Spring 2011 Digital Media Workshops

Northeastern University Libraries’ Digital Media Design Studio (DMDS) is a collaborative and interdisciplinary learning environment for creating course-related multimedia presentations, projects, and portfolios. Check out our Spring 2011 workshops where participants can familiarize themselves with the technology and possibilities offered in the Studio. Photoshop Basics Wednesday, 2/16 @ 11:45am-1:25pm Let us teach you the basics of image adjustment and editing. In this workshop, you will learn how to paint, draw, and edit in Photoshop. After all the separate pieces are created, learn how to bring it all together to make a dynamic multi-layered project. [Register Now!] After Effects Basics Wednesday, 3/2 @ 11:45am-1:25pm This workshop is designed to teach you the basic tools used to create a composition. Learn how to create, edit, and bring your ideas to the screen using the basic tools of After Effects. [Register Now!] Introduction to Editing in Final Cut Pro Wednesday, 3/16 @ 11:45am-1:25pm This workshop will teach you about video and editing in Final Cut Pro. Learn how to capture video, and find out how to apply filters and color corrections to create a professional quality video. [Register Now!] For more information about the DMDS and our workshops visit our website or contact Thomas Bary at 617-373-3399.

New DVDs for Cold Winter Nights

I've just updated this week's New Titles in Snell Library, and I noticed we've got a nice crop of new DVDs. If you like biopics, there's Temple Grandin, about an autistic woman who becomes a pioneer in animal psychology. Hipsters? Catch Julie Christie in Darling (1965), about an English model and her descent into corruption. Or for those who like the classics, watch Ninotchka (1939), a lighthearted comedy about visitors to Paris who ascend into corruption (Garbo laughs!). For date night, borrow Scott Pilgrim vs. The World, based on a graphic novel about what it takes to win the girl of your dreams. A more serious take on love would be Vincere ("Win", 2009) about the love between Benito Mussolini and Ida Dalser (in Italian), or Un Coeur en Hiver ("A Heart in Winter", 2006), centering on the love triangle between a concert violinist, her lover, and his best friend (in, you guessed it, French). Working your way through this year's Oscar nominees? Our newest arrival is the comedy-drama The Kids Are All Right (2010), with great acting from Annette Bening and Julianne Moore as lesbian parents of two teenage kids. Another family drama, Please Give (2010), explores the dynamics of a Manhattan family waiting for their neighbor to die so they can take over and renovate her apartment. Every week we update our lists of New Titles. You can browse the lists, or subscribe to the RSS feed, depending on your interests. Choose a subject like mathematics, or you can view new videos or new titles from our high-interest award-winning titles in the first floor Hub reading area.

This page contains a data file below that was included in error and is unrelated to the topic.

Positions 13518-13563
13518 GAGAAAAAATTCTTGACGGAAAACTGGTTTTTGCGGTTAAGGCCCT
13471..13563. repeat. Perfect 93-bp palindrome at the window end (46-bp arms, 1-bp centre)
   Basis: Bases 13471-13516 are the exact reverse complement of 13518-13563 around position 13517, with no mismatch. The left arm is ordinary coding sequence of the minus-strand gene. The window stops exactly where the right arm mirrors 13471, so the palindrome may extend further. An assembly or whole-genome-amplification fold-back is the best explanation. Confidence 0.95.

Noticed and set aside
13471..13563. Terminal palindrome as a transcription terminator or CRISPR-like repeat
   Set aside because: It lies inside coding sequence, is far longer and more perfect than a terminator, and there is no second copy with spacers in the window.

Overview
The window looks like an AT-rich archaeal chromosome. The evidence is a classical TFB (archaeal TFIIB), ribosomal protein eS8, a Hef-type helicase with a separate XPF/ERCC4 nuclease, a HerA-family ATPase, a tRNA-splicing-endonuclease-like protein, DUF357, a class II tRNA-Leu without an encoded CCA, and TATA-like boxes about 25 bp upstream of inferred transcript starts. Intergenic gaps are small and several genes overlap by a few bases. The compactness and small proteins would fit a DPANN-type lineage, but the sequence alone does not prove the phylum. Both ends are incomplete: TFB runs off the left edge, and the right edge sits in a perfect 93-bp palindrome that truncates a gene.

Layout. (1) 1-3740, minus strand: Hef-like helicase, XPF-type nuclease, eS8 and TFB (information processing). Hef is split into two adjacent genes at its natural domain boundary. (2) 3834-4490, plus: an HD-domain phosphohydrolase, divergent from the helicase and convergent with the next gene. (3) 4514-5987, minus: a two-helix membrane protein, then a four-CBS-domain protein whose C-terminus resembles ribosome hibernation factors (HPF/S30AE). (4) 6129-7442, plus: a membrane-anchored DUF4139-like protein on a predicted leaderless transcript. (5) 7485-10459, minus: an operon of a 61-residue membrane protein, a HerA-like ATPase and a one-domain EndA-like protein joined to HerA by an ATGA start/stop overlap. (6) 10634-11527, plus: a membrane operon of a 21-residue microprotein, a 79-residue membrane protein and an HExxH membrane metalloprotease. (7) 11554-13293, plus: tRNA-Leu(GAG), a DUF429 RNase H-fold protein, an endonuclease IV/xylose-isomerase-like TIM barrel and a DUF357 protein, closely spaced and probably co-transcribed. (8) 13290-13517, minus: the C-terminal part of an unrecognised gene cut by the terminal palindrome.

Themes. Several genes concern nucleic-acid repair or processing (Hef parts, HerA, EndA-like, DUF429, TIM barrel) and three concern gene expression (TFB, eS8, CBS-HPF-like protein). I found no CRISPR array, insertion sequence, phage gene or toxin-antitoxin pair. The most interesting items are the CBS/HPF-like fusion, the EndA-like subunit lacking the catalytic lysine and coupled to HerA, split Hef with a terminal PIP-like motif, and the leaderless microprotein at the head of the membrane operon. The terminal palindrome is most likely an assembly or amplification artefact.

Open Access Week: Video Wednesday!

OA Week There are a lot of creative people out there making videos for OA Week about why open access to information is important. Here's one that's short and sweet at just over a minute long: And another one, appropriately titled "Open Access 101": But they're not all animations... there are lots of interviews out there with faculty about why they feel open access is important. Try this one, with Professor Christoph Bartneck of the Eindhoven University of Technology in the Netherlands: There are many more videos available to enlighten and inform at

8 Blog Commandments

Dear Blog Contributers/soon to be contributers: As a follow up to what I discussed at the PCC meeting, here is a blog checklist for things people can keep in mind when they post to the blog. A version of this is also posted to the Programming and Communications Folder, under the Blog section. Things to make sure you do when writing a blog post: 1. Compose the post: Use lots of short paragraphs instead of one long paragraph (if you are quoting from another source, edit it down/summarize if it is too long. 2. Add a lot of links. 3. Make the title direct and catchy. For example, Damon Griffin did not title his summer reading exhibit post “Books to read this summer” he titled it, “Summertime, Living’s Easy.” While this is catchy, a more direct title might be “Summertime, reading’s easy.” 4. If you are adding a photograph: Either drag it directly from the window in to the body of the post (this works for images from google), or use the photo upload icon—the square at the top of the post box—if it’s from the hard drive. 5. To Embed a Video: If it is too long to upload with the video upload icon, please refer to Karen for help. This will involve going in to the html. 6. Before submitting the post for review, proofread for spelling and grammer. 7. Add categories this post pertains to, and at least 3 tags. 8. Comment on other posts as often as you can. More comments means more discourse.